Registration is not essential, unless the proposed actions of the Attorney involve certain types of land +/or share transaction (see below).
It is highly recommended to register your NSW Power of Attorney so that it is:
➲ On record as a public document;
➲ Safe from loss or destruction; and
➲ More easily accepted as evidence that your Attorney is allowed to deal with your legal + financial affairs.
A: A NSW Power of Attorney (POA) must be registered for:
✅ Land transactions, except for a lease with a term less than 3 years including any option of renewal;
✅ Land transactions involving Torrens Title land, except for a lease with a term less than 3 years including any option of renewal (s36(2) Real Property Act 1900); and
✅ Share transactions (Australian Stock Exchange practice).
To register a NSW Power of Attorney (POA), you must:
2️⃣ Completed Deeds Index Particulars Form
An Enduring Power of Attorney (EPOA) made under the legislation of another State or Territory of Australia may be accepted for registration in NSW providing:
It is accompanied by a certificate from a Legal Practitioner (that is, a Lawyer) from that State or Territory stating:
➲ The Enduring Power of Attorney (EPOA) was made in accordance with the formal requirements of the law of that State or Territory; and
➲ The Lawyer has been admitted, holds a practising certificate and practices in that State or Territory.
If the Power of Attorney (POA) is registered in NSW, although you are not legally required to do so, in an abundance of caution, we recommend you take the steps summarised below to register the revocation.
If you wish to register your revocation in NSW, you must:
2️⃣ Completed Deeds Index Particulars Form.
(A) Lodging Party - Must be completed.
(B) Instrument - Power of Attorney / Power of Attorney - Revocation of
(C) Locality - Not required.
Link Conveyance - Not required.
Principal Deed - The affected Power of Attorney if registered.
(D) Indexing - The Principal.
(E) Certification - Required.
(2) Where a plan referred to in subsection (3), or a dealing, caveat or priority notice, presented for lodgment purports to have been executed under a power of attorney, the Registrar-General may refuse--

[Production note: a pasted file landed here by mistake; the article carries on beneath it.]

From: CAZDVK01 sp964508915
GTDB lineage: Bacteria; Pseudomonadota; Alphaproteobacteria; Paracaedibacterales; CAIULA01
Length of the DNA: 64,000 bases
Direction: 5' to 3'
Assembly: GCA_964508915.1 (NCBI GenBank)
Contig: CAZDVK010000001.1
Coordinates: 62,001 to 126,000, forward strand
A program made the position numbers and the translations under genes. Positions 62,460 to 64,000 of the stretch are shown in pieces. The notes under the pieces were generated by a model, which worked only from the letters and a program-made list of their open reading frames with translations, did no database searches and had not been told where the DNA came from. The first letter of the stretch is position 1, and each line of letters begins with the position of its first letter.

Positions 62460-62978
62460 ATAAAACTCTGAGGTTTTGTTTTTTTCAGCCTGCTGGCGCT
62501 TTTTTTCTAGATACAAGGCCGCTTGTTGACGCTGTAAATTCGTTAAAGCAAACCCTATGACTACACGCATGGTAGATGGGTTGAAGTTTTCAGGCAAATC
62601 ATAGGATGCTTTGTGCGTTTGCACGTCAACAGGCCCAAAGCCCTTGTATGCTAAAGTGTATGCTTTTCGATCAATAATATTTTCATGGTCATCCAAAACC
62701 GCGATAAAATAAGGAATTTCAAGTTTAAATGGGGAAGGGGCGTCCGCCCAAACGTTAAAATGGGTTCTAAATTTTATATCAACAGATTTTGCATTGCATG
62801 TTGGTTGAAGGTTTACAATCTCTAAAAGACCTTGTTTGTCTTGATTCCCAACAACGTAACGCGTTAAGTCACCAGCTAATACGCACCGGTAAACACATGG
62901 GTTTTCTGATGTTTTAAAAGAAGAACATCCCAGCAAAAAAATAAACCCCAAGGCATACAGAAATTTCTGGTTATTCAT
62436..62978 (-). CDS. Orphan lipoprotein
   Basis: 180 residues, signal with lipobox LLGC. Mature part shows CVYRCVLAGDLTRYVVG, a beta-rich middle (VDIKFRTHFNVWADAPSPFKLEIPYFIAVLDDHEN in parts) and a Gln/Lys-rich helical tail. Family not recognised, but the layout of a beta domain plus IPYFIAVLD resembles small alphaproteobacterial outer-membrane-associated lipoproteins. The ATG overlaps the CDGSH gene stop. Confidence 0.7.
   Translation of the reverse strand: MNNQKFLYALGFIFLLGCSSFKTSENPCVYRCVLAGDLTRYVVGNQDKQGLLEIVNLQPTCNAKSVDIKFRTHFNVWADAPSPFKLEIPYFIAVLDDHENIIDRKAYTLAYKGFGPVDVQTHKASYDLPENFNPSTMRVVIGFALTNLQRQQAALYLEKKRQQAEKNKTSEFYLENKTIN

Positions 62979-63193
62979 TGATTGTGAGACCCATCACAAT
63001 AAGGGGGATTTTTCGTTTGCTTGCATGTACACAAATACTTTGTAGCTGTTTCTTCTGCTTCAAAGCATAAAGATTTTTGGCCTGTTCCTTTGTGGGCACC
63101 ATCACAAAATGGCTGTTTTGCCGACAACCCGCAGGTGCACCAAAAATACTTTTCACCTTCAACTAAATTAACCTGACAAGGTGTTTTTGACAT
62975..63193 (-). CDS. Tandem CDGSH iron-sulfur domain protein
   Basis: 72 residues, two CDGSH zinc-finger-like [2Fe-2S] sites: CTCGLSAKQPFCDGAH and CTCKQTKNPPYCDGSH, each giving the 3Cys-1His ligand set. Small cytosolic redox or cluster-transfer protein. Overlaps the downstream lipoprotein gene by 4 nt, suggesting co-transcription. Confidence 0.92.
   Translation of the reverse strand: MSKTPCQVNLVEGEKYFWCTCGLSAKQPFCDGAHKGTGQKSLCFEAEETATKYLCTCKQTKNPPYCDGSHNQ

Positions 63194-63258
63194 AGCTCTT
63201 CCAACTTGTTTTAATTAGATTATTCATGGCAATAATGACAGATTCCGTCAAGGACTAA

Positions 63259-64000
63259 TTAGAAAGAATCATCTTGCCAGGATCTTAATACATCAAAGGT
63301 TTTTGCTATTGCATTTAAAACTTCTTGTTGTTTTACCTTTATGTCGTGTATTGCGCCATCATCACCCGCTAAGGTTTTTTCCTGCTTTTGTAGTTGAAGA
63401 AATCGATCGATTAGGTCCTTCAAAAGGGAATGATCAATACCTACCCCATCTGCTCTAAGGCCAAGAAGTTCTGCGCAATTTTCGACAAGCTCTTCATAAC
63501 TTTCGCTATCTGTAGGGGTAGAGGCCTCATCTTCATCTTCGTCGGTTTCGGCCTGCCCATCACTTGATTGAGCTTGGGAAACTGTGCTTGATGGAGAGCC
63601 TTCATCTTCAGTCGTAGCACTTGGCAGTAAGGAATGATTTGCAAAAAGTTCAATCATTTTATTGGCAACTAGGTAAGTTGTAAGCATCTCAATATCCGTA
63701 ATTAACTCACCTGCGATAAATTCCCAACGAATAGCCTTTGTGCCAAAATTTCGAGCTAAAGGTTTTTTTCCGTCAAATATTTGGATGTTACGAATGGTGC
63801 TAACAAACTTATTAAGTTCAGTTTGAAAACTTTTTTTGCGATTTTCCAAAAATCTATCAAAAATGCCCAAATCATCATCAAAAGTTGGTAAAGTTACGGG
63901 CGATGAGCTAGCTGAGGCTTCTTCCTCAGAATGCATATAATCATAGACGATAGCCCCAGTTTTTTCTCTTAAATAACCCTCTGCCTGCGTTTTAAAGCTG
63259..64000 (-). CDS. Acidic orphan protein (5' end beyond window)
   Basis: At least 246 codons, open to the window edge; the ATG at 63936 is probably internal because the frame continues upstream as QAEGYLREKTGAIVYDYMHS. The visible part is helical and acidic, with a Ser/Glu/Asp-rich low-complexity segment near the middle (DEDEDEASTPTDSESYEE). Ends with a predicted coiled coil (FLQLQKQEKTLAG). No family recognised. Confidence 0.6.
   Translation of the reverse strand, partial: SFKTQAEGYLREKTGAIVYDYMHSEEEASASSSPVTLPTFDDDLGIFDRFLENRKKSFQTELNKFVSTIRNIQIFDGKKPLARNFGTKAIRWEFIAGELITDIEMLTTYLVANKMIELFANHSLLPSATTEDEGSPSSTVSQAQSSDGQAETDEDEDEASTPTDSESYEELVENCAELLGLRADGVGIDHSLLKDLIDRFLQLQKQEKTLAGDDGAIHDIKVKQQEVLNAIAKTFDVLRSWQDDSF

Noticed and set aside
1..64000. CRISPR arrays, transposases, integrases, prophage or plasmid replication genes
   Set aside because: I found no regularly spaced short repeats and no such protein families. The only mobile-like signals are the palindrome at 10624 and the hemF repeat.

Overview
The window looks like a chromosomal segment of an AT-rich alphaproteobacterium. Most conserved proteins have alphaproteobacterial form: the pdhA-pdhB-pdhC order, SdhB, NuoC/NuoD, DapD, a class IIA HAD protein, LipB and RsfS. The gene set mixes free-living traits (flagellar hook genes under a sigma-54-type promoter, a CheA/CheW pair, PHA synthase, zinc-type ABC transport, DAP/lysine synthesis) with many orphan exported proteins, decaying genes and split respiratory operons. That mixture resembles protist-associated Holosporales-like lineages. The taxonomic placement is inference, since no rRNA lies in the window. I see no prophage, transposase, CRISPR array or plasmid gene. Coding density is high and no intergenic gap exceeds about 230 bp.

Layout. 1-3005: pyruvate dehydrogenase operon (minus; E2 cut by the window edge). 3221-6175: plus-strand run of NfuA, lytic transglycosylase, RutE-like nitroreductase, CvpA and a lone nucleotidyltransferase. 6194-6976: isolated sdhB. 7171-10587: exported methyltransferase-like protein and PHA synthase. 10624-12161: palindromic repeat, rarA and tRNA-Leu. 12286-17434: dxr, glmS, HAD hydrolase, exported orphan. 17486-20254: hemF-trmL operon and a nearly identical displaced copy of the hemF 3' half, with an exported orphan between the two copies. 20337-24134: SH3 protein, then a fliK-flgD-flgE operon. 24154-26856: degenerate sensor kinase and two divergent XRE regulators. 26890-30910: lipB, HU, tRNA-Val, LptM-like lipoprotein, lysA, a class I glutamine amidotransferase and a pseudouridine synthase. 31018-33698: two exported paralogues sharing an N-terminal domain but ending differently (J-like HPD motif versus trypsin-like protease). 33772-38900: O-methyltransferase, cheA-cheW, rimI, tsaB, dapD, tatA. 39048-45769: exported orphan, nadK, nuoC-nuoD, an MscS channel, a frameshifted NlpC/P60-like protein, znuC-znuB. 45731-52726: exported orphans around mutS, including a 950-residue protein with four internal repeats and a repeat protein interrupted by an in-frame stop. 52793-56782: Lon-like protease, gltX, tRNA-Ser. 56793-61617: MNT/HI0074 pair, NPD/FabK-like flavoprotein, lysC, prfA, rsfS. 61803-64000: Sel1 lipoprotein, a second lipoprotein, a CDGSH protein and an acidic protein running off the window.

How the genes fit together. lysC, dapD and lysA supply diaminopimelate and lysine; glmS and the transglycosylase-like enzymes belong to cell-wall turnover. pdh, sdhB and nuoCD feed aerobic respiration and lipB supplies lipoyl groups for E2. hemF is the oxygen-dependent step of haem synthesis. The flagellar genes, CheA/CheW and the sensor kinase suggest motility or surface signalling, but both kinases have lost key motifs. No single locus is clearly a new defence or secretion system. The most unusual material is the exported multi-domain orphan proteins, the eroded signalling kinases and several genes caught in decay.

(a) to accept it for lodgment, or
(b) to make any recording or entry in the Register or take any other action in respect of it,
unless the power of attorney has been registered as provided for by the Powers of Attorney Act 2003.
51 Powers of attorney may be registered (cf 1919 No 6, s 163 (1) and (3))
(1) Any instrument executed before or after the commencement of this Act that creates a power of attorney may be registered by the Registrar-General in the General Register of Deeds kept under the Conveyancing Act 1919.
(2) An instrument revoking a registered power of attorney may also be registered by the Registrar-General in that Register.
52 Powers of attorney to be registered for dealings affecting land (cf 1919 No 6, s 163 (2) and (4))
(1) A conveyance or other deed affecting land executed on or after 1 July 1920 under a power of attorney has no effect unless the instrument creating the power has been registered.
Note : 1 July 1920 is the day on which the Conveyancing Act 1919 commenced.
(2) If the instrument is registered after the time when the conveyance or other deed was executed, the conveyance or other deed has effect as if the instrument had been registered before that time.
(3) In this section,"deed" includes any memorandum, dealing or other instrument affecting land that is deemed by an Act to have effect as a deed.
(4) This section does not apply to a lease for a term of 3 years or less.
This FAQ was written by James D. Ford GAICD | Principal Solicitor, Blue Ocean Law Group℠.
This FAQ is intended for general interest + information only.
It is not legal advice, nor should it be relied upon or used as such.
We recommend you always consult a lawyer for legal advice specifically tailored to your needs & circumstances.